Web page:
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SnowCrash wrote:Photographer of #1 appears to be Aaron C. Traub:
http://web.archive.org/web/200412040811 ... index2.asp
911conspiracy.tv wrote:NOTE: This photo has for some reason been mistakenly attributed to "Aaorn C. Traub" -- for example, at the 911myths.com UA Flight 175 Crash Evidence page. Regarding the point of perspective: "I think it's from along Grace Ct, NW of Hicks St in Brooklyn Heights. About: 40d 41m 39.02s N, 73d 59m 52.65s W. Ground elevation is about 50 feet." (YougeneDebs)
Heretic76 wrote:This photo suggests that they are different airplanes, no?
Heretic76 wrote:If it's the same airplane, where are the appendages shown in other pictures?
Heretic76 wrote:The one at the top of this page, Oystein. The one of the airplane just before it struck the tower.
Heretic76 wrote:I'm unable to draw pictures here, but the appendages I'm talking about are attached to the fuselage close to the belly, starboard side, oriented fore & aft, one forward of the wing, the other aft. In the picture they appear to be shiny, probably just the light reflecting off of them. They appear to be several feet long.
Those are not on the airplane in the other picture posted by Snow.
The Recovery section begins at Ground Zero with a dramatically damaged 20-foot high; 10-ton steel column from floors 71-73 of the WTC North Tower. The stories of the recovery operation at Fresh Kills are told through the many objects found in the mountains of debris, including material from the everyday life of the buildings, the steering wheel from a car, Observation Deck souvenirs, melted floppy discs, keys, and a crushed payphone. A large collection of firearms from WTC Building 6 are on exhibition along with several destroyed street lampposts, fire hydrants, and a destroyed elevator door from one of the World Trade Center towers.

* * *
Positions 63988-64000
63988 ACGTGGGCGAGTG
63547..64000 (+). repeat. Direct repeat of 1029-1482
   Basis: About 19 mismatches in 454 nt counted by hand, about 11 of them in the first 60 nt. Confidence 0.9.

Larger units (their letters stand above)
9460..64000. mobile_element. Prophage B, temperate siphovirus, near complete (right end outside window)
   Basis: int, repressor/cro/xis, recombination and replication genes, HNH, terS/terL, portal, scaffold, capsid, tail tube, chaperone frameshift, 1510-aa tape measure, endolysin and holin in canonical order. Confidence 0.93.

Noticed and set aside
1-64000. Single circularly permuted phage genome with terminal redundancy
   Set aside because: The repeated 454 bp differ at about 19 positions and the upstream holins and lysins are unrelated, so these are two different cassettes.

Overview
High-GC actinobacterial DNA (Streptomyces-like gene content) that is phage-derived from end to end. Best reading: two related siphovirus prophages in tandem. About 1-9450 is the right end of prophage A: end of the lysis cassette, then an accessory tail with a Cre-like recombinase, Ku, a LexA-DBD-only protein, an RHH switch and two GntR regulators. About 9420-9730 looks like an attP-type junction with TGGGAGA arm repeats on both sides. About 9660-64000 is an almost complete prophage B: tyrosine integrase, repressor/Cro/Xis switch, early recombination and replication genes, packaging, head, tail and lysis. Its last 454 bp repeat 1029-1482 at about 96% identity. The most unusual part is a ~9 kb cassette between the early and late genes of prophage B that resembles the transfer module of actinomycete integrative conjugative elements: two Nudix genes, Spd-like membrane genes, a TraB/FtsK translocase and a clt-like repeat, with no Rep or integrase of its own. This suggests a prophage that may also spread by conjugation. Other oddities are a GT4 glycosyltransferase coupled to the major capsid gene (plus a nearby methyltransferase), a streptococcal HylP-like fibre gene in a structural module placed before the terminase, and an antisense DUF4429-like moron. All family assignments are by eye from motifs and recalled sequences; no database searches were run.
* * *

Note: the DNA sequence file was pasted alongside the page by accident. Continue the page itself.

The exhibition includes pieces of the airplanes that crashed into the WTC. The details of the crashes are shown through graphics and brought to stark reality by a portion of the wheel assembly from one of the planes, a piece of fuselage, and a steel beam with an embedded airplane piece.
This fragment from one of the airplanes that struck the World Trade Center in 2001 was recovered in lower Manhattan. (Courtesy New York State Museum)
A window frame of a B-767 that was recovered from the WTC wreckage. Notice the rivets in the lower portion of the window frame and the hi-shear hilocks surrounding the frame. Proof, the aircraft was a B-767 and the photo and videos depict an intact B-767, so once again, proof that the aircraft remained in one piece just before it struck the WTC building.
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